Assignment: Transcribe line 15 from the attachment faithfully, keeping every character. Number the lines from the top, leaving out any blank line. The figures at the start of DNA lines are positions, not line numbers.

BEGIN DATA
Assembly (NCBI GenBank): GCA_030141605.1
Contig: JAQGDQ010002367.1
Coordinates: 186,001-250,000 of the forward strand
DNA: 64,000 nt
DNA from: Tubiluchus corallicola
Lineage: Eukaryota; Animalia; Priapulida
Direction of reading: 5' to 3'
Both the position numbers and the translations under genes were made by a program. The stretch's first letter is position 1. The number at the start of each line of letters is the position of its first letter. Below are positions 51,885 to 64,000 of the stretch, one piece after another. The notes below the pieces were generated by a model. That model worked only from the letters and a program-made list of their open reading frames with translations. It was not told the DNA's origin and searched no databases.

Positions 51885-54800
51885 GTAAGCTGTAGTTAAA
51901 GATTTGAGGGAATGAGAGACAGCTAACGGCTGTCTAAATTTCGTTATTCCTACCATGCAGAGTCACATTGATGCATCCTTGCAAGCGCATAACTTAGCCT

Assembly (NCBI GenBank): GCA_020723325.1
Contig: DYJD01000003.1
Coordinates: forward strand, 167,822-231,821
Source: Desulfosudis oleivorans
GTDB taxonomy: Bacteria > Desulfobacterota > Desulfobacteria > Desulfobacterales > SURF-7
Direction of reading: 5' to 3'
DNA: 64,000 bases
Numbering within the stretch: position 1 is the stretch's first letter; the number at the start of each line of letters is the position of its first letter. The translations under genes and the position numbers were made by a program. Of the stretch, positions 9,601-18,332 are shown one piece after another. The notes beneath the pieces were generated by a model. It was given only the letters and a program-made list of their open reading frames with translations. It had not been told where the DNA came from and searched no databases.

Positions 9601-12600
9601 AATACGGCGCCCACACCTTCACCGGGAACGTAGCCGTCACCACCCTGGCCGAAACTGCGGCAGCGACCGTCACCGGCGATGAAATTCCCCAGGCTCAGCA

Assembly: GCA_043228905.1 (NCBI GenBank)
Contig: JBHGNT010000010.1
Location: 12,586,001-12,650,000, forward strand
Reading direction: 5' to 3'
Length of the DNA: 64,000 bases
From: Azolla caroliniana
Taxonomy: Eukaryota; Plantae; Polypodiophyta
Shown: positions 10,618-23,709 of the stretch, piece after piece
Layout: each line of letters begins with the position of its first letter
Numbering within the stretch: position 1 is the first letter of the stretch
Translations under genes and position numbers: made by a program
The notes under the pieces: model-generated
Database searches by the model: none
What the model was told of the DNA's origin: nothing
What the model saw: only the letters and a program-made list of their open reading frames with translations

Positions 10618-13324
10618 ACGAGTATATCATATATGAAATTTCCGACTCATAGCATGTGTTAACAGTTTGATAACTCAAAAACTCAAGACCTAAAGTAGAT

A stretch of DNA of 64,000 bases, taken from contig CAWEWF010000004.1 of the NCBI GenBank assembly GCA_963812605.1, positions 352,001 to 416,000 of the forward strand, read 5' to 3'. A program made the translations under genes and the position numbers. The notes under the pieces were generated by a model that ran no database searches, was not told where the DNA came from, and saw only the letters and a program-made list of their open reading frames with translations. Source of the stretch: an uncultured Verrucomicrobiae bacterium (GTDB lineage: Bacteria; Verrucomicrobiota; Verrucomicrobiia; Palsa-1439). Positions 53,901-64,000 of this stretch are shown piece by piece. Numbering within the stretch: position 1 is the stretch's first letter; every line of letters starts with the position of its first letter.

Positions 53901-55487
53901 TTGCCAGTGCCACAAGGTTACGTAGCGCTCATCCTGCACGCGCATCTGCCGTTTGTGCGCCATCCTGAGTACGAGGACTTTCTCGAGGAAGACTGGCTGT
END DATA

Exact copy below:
Source: Desulfosudis oleivorans